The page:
Over the past year, largely due to COVID, people have become increasingly interested in cleaning. The pandemic has fostered a heightened awareness of different products available and the cleaning methods necessary to achieve optimum results. It has been refreshing to see more businesses, and even the public, take an interest in the jansan industry.
I am sure many of you are just like me, and at some point, you have had someone ask you what you do for a living. When your follow-up response was, “I work in the cleaning industry,” they got a blank stare on their face and said, “Oh, that’s nice,” and that is precisely where the conversation ended. Lately, however, I have noticed a shift in attitudes regarding our industry. When I mention I am involved in the cleaning industry now, people’s ears perk up and then come the questions. This added attention and focus on our industry is great, and some might even say it is long overdue. Still, we must proceed with caution when answering questions concerning processes used to keep various types of buildings clean.
As an industry, it is essential we are all on the same page and offer consistent information based on decades of knowledge that can’t be “googled.” Our experience in this industry has taught us there isn’t a one-size-fits-all answer when it comes to cleaning, and the correct answers will be based on many different variables involved with each specific cleaning task.
Recently, a reporter quoted the Centers for Disease Control and Prevention (CDC) as stating there was no need to disinfect surfaces, to “just use soap and water,” and it’s all good. While this might be true for a single dwelling home with very few people and no COVID-19 cases, again, this isn’t the one-size-fits-all answer people should blindly follow when establishing cleaning procedures. After all, I don’t know of anyone who wishes to be admitted to a health care facility that doesn’t use disinfectants in their cleaning processes. I also don’t think we should recommend things like getting on a subway that doesn’t regularly disinfect touch points or sending our children to schools that refuse to establish any type of disinfection protocol. On the other hand, we should be careful of over-cleaning and disinfecting everything to the point of being wasteful, which will increase cleaning costs unnecessarily.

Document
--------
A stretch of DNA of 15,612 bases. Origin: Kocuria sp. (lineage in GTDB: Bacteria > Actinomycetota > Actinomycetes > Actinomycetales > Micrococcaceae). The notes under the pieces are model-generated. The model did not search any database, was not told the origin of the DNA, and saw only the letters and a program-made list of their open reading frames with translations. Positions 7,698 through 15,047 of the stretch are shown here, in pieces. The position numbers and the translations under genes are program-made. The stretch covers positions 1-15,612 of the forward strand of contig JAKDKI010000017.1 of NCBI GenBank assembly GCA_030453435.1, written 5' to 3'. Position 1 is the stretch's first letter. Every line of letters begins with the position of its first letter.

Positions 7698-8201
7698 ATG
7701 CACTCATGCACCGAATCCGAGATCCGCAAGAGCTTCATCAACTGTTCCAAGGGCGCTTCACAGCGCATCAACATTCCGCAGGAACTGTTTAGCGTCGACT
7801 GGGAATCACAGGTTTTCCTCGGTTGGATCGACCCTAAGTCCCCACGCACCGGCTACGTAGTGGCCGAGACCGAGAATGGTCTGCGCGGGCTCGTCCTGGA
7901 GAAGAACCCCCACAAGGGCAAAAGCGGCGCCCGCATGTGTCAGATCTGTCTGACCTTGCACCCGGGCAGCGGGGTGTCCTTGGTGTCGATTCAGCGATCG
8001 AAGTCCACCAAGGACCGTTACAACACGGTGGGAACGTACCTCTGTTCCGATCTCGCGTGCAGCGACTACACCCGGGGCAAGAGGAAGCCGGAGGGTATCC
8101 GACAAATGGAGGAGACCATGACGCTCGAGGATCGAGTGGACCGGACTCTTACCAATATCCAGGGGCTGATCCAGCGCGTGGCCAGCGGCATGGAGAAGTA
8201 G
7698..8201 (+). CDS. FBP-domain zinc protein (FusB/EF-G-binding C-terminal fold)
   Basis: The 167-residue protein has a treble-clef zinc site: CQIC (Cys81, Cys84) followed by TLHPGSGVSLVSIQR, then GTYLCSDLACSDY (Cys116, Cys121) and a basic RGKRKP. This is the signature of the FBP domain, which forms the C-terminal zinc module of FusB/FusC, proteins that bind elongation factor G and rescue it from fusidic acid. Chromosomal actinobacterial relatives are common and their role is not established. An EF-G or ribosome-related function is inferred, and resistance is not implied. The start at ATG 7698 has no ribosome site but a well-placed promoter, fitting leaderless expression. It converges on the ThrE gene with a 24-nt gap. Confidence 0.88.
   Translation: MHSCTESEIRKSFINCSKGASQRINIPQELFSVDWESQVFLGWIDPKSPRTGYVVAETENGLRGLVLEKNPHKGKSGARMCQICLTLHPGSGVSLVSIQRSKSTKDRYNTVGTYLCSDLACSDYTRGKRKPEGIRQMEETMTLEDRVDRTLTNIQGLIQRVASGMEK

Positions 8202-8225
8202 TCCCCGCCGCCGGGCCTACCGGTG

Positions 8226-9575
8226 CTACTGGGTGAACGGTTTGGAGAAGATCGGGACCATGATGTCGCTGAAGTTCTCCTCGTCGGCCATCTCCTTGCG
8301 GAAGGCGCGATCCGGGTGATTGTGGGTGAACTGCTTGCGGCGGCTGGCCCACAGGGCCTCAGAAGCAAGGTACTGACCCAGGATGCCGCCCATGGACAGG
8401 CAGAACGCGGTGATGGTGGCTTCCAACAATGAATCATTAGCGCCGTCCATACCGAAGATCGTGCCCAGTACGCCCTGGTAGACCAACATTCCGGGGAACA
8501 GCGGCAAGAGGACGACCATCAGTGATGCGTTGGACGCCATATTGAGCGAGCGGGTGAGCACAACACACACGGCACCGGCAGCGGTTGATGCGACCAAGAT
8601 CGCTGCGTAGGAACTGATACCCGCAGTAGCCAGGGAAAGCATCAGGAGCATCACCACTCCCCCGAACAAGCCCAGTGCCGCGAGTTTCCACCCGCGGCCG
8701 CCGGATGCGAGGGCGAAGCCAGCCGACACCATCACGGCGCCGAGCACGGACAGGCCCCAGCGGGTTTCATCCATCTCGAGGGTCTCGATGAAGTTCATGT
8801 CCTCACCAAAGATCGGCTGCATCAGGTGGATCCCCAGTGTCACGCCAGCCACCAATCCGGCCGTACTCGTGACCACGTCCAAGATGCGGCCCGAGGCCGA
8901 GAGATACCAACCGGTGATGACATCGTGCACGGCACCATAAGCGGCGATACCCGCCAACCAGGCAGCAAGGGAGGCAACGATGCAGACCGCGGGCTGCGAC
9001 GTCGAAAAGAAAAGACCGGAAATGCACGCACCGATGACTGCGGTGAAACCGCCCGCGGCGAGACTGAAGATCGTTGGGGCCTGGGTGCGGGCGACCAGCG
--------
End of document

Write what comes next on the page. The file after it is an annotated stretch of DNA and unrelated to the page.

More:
Several accreditation programs are available for those who have questions regarding best practices and are interested in partnering with outside sources for some added professional help.
A few examples are: Outcome Based Cleaning™ (OBC™), Partners in Protection (PIP), and GBAC STAR™. These programs establish step-by-step procedures for each facility designed to attain the level of cleaning necessary to reach accreditation.
As an industry, if we stay consistent with our message, our knowledge and expertise will be invaluable in the challenge of helping facilities achieve a healthy and safe environment for everyone.
Steve Lewis is president of ISSA and also of Golden Star Inc., a company with a rich history of manufacturing cleaning-related products. He can be reached at 816-842-0233, ext.143 or [email protected]